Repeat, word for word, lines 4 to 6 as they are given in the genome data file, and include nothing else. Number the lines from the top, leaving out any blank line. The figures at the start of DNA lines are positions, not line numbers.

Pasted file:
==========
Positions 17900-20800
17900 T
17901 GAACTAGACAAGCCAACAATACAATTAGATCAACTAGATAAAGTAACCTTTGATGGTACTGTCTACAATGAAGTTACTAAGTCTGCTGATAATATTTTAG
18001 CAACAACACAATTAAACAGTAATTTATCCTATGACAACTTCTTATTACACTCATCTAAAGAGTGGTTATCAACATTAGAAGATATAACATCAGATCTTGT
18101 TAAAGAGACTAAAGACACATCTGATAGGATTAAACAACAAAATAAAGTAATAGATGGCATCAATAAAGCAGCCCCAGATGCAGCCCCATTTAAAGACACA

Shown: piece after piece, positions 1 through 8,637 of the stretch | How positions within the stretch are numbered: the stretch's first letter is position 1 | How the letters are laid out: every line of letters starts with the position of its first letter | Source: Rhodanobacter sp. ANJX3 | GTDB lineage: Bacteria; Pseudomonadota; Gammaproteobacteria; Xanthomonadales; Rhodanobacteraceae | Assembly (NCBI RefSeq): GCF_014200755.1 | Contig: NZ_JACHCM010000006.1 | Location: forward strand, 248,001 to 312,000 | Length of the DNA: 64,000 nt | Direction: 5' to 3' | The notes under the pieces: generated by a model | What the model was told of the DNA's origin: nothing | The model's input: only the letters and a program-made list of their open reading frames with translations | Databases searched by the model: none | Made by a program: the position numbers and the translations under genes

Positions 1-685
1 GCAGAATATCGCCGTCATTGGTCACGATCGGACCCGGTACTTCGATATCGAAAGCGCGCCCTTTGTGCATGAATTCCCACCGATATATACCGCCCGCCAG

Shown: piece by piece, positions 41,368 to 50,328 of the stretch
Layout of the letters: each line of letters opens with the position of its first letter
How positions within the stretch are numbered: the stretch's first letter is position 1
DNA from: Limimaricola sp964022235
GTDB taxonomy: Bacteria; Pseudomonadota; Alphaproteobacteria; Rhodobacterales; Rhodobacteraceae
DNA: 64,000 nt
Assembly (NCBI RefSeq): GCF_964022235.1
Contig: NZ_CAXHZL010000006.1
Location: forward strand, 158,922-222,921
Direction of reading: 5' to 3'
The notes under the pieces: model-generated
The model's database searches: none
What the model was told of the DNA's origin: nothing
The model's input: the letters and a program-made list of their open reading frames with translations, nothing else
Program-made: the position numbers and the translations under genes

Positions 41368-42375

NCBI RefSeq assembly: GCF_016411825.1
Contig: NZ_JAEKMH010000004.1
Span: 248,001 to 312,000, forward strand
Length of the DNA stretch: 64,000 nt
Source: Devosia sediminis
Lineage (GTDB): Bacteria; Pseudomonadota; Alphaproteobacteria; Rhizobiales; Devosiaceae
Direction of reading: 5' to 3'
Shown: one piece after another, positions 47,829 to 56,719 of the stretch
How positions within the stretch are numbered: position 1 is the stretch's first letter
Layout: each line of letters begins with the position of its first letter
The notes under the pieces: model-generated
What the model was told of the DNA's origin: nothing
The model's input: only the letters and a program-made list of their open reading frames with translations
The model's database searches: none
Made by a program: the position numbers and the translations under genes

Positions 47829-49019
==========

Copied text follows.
18001 CAACAACACAATTAAACAGTAATTTATCCTATGACAACTTCTTATTACACTCATCTAAAGAGTGGTTATCAACATTAGAAGATATAACATCAGATCTTGT
18101 TAAAGAGACTAAAGACACATCTGATAGGATTAAACAACAAAATAAAGTAATAGATGGCATCAATAAAGCAGCCCCAGATGCAGCCCCATTTAAAGACACA

Shown: piece after piece, positions 1 through 8,637 of the stretch | How positions within the stretch are numbered: the stretch's first letter is position 1 | How the letters are laid out: every line of letters starts with the position of its first letter | Source: Rhodanobacter sp. ANJX3 | GTDB lineage: Bacteria; Pseudomonadota; Gammaproteobacteria; Xanthomonadales; Rhodanobacteraceae | Assembly (NCBI RefSeq): GCF_014200755.1 | Contig: NZ_JACHCM010000006.1 | Location: forward strand, 248,001 to 312,000 | Length of the DNA: 64,000 nt | Direction: 5' to 3' | The notes under the pieces: generated by a model | What the model was told of the DNA's origin: nothing | The model's input: only the letters and a program-made list of their open reading frames with translations | Databases searched by the model: none | Made by a program: the position numbers and the translations under genes